As a young girl in emulation of the noted Dominican tertiary, St. Catherine of Siena she began to fast three times a week and performed severe penances in secret. When she was admired for her beauty, Rose cut off her hair and smeared pepper on her face, upset that men were beginning to take notice of her. She rejected all suitors against the objections of her friends and her family. Despite the censure of her parents, she spent many hours contemplating the Blessed Sacrament, which she received daily, an extremely rare practice in that period. She was determined to take a vow of virginity, which was opposed by her parents, who wished her to marry. Finally, out of frustration, her father gave her a room to herself in the family home.

Stained glass window by Harry Clarke, located in St. Michael's Church, Ballinasloe, Ireland, depicting St. Rose burning her hands in an act of penance.

After daily fasting, she took to permanently abstaining from eating meat. She helped the sick and hungry around her community, bringing them to her room and taking care of them. Rose sold her fine needlework, and took flowers that she grew to market, to help her family. She made and sold lace and embroidery to care for the poor, and she prayed and did penance in a little grotto that she had built. Otherwise, she became a recluse, leaving her room only for her visits to church.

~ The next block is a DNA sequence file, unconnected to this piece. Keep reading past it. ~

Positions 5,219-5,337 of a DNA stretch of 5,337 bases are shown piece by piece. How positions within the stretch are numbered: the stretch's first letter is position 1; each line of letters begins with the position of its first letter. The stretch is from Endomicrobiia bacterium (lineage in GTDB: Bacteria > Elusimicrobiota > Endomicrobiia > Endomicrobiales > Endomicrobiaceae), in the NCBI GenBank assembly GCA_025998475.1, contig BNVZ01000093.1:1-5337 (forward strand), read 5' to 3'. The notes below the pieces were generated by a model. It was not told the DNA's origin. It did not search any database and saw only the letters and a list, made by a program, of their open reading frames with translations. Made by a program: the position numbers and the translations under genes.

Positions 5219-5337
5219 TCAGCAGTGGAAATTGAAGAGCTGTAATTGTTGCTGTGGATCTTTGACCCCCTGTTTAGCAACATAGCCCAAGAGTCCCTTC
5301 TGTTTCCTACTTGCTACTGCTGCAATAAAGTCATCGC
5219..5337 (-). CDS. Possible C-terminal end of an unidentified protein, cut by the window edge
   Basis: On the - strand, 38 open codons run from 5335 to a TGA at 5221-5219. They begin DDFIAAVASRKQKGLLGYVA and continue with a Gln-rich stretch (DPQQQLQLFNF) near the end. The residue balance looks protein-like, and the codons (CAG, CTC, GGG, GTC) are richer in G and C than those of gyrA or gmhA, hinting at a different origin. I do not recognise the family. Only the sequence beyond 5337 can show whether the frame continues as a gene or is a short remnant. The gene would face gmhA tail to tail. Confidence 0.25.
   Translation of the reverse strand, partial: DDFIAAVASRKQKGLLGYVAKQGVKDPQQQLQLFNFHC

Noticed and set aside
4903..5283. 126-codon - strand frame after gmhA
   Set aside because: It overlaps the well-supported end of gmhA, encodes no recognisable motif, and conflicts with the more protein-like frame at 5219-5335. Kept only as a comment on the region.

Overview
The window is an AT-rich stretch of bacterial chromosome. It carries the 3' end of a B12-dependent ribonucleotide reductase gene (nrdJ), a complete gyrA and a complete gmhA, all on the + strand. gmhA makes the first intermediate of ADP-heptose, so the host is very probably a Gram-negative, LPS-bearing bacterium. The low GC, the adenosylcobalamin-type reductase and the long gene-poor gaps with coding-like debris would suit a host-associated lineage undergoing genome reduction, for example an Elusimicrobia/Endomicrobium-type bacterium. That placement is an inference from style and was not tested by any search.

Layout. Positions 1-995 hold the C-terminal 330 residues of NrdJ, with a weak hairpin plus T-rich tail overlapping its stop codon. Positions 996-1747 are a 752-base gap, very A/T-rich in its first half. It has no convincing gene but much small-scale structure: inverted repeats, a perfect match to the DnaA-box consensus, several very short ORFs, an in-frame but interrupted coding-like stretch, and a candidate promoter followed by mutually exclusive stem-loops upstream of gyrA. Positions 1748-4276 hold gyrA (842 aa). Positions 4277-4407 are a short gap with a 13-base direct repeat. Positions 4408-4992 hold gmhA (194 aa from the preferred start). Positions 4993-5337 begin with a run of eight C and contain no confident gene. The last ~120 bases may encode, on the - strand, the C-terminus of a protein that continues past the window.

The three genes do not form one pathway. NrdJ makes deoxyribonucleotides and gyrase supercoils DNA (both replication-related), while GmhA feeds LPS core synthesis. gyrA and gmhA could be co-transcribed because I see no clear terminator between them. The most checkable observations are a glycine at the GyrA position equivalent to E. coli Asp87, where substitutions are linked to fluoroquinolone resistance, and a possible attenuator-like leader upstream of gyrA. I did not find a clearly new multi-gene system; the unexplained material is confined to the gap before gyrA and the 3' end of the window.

She attracted the attention of the friars of the Dominican Order. She wanted to become a nun, but her father forbade it, so she instead entered the Third Order of St. Dominic while living in her parents' home. In her twentieth year she donned the habit of a tertiary and took a vow of perpetual virginity. She only allowed herself to sleep two hours a night at most, so that she had more hours to devote to prayer. She donned a heavy crown made of silver, with small spikes on the inside, in emulation of the Crown of Thorns worn by Christ.

For eleven years she lived this way, with intervals of ecstasy, and eventually died on August 24, 1617, at the young age of 31. It is said that she prophesied the date of her death. Her funeral was held in the cathedral, attended by all the public authorities of Lima.

arch

In the center is a well of desires, in the sanctuary of Saint Rosa de Lima.

In the sanctuary of Saint Rose de Lima, in the capital of Peru, there is a well. There, according to legend, she threw the key to the lock, which was fastened on her belt, wanting to repent before God. The belt hit the skin and caused Rosa suffering, and then her loved ones asked her to take it off. However, the key was discarded. Rosa came to the well and cried into it, praying to the Lord for forgiveness, and then miraculously the castle opened. To the well, which has survived to this day, thousands of believers annually come to put letters of the saint with them in their requests. (www.metmexico.com .rus)

Across the field of banknote are the patterns.

Denomination in numerals are in lower right corner and centered. In words - centered.

Revers:

200 Nuevos Soles 2012

Caral

Karal (also Karal-Supe) - the ruins of an ancient large settlement in the valley of the Supe River, in the Peruvian province of Barranca, some 200 kilometers (120 mi.) north of Lima. Caral is the most ancient city of the Americas and a well-studied site of the Norte Chico civilization.